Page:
This is confusing even for English speakers. If you look up ‘blueish’, you’ll find it can be spelt either with the ‘E’ in the middle or not - and same with purpleish. My spell-checker doesn’t know what to do with it. And yet ‘reddish’ - to mean ‘a little bit red’ definitely has two ‘d’s! So that’s language in flux, the English language in the process of changing. At some point, we’ll decide on whether the word bluish has an ‘e’ or not – but at the moment, it’s your choice, it seems!
’Ish’ with other adjectives
But back to ish. If someone asks you ‘Was the water in the shower warm’, you might reply ‘Hmm, warmish’ - meaning that it was warm, but not as warm as you would have liked. ‘Is it cold outside?’ ‘Coldish’ meaning, ‘Yes, cold, but not as cold as you might expect’. You might hear someone say ‘Is your cousin’s new boyfriend tall?’ and the reply could be ‘He’s tallish’. So he’s tall, but he’s not super tall. You can add ish to the end of adjectives to mean kind of, somewhat.
‘Ish’ with numbers, times, ages
In conversation, we go even further than that. So we might add it to numbers. I talked about time and what words we use for time in Monday’s podcast. Well, if you were agreeing a time to meet or a time to light the barbecue, it might ‘What time shall we light the barbecue tonight?’ and the answer could be ‘Mmm, eightish’.
That would mean around eight o’clock. ‘What time are you going to the pub?’ ‘Mmm, elevenish’. You can use it with someone’s age - a dangerous game maybe. But ‘How old is your teacher?’ And the response ‘Thirtyish’. This means the person is making a guess – ‘my teacher is probably in her thirties’ – that means she’s thirty-something, her age begins with a three. If you were talking about me there, I’d be over the moon!
Or even on its own
But even further than that, we can use -ish to change what we’re saying. If someone says ‘How was the film last night?’ And you said ‘The film was good’ - that’s quite positive. If you said instead ‘The film was goodish’ - then it means ‘It was OK – but perhaps there were some parts of the film that you didn’t like. Maybe you fell asleep halfway through’. ‘How did your exam go?’ And the answer was ‘OK’ - that means it’s alright, but if you say ‘OKish’ that means there were some bits that weren’t great. ‘Do you like your new neighbour?’ and someone might reply ‘Ish’.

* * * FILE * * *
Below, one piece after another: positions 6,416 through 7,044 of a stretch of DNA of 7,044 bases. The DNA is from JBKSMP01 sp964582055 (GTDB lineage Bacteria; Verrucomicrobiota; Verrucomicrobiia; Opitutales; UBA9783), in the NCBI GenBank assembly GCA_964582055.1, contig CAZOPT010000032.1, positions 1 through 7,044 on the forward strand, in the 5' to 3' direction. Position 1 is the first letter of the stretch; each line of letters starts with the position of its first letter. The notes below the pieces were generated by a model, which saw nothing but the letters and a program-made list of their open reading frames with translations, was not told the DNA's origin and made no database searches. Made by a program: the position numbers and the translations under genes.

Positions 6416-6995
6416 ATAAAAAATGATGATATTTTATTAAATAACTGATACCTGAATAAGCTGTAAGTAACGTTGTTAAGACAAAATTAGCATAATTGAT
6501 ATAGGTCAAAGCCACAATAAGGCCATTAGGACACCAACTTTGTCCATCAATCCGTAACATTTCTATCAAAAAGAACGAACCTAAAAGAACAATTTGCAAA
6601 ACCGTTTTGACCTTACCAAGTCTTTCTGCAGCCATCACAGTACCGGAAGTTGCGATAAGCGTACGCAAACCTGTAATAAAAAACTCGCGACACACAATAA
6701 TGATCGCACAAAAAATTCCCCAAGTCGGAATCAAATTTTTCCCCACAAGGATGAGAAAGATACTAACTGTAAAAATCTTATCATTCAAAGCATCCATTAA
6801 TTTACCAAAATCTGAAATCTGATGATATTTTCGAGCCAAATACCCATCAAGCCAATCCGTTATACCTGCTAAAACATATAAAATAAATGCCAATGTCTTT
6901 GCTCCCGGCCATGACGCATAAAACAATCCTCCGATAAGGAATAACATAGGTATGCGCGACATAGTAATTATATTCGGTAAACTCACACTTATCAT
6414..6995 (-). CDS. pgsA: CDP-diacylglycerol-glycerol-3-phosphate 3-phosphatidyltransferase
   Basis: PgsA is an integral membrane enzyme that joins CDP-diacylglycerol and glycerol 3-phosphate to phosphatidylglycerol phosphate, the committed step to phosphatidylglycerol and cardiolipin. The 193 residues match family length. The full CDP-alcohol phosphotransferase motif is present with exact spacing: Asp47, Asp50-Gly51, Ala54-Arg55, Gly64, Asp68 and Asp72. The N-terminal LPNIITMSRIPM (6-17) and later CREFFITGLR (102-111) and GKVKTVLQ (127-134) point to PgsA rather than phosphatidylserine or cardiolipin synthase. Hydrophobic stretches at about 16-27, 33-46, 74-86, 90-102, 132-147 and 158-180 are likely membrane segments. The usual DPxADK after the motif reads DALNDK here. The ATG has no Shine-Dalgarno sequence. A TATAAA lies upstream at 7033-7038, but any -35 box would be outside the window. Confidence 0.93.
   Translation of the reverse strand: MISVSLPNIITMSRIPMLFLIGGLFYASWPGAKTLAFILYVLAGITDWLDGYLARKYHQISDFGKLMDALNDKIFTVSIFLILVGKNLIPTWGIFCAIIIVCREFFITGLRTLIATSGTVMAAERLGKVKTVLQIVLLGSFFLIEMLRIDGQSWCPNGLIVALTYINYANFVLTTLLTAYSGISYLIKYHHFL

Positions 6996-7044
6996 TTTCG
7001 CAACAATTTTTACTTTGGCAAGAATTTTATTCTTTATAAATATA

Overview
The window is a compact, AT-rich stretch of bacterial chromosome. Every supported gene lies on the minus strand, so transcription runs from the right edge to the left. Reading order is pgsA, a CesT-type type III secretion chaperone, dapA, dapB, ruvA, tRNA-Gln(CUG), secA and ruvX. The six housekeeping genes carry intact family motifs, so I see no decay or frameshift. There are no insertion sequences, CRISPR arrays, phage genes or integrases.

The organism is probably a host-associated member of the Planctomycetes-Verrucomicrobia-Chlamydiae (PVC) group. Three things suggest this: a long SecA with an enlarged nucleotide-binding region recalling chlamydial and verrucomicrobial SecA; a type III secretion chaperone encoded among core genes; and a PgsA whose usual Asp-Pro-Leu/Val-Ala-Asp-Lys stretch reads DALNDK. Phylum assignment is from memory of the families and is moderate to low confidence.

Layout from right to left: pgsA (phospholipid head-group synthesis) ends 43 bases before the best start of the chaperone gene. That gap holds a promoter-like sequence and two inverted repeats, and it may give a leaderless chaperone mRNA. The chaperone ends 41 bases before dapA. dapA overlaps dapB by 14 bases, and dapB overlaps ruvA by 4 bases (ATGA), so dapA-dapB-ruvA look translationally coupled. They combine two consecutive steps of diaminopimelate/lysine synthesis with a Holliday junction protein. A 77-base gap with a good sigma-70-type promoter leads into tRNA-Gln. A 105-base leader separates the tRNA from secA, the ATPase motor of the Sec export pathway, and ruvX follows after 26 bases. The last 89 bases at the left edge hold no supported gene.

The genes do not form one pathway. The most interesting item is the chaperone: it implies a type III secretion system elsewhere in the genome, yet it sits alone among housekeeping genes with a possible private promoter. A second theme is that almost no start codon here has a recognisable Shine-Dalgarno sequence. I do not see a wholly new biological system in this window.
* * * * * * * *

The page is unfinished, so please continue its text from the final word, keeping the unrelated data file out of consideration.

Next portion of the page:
So yes, you can even use ‘ish’ on its own. And in that conversation about your neighbour – if someone replied ‘ish’, it would probably mean that there were a whole lot of other things she could say about the new neighbour, but she’s just too polite!
Anyway, if you like what we’re doing on our podcasts, then go to our website and have a look at our courses pages. There’s a lot of information there about the courses that you can buy from Adept English – but if you would like to progress to understanding English conversation and to spoken English, then our Course One: Activate your Listening would help you enormously. It starts you on the path of understanding conversation between two or more English speakers and goes much further in helping you remember lots of new vocabulary – because you hear it in context.
Anyway, I hope you have a busyish week, but not too busy to listen to Adept English. Enough for now. Speak to you again soon. Goodbye.
PS: Why Listen & Learn
If I were to ask you to learn a list of 500 new English words and just said “Read the list at number 1 and learn each word until you reach 500”. You might laugh (or cry!) because that is a brutal way to learn new words.
If I were to say, could you please listen to these interesting English stories that use “only” those 500 English words several times. You might say “ok that's seems easy”.
If I were then to tell you that the 500 words learned by listening to stories had:
- A significantly higher likelihood of being stored in your brains long term memory
- That you would also learn the context in which to use those words
- That you would also learn the correct pronunciation
- You would also learn English sentence grammar and that you would have fun
Which way of learning would you choose? If you think listen & learn might be right for you, check out this course for only £15 here.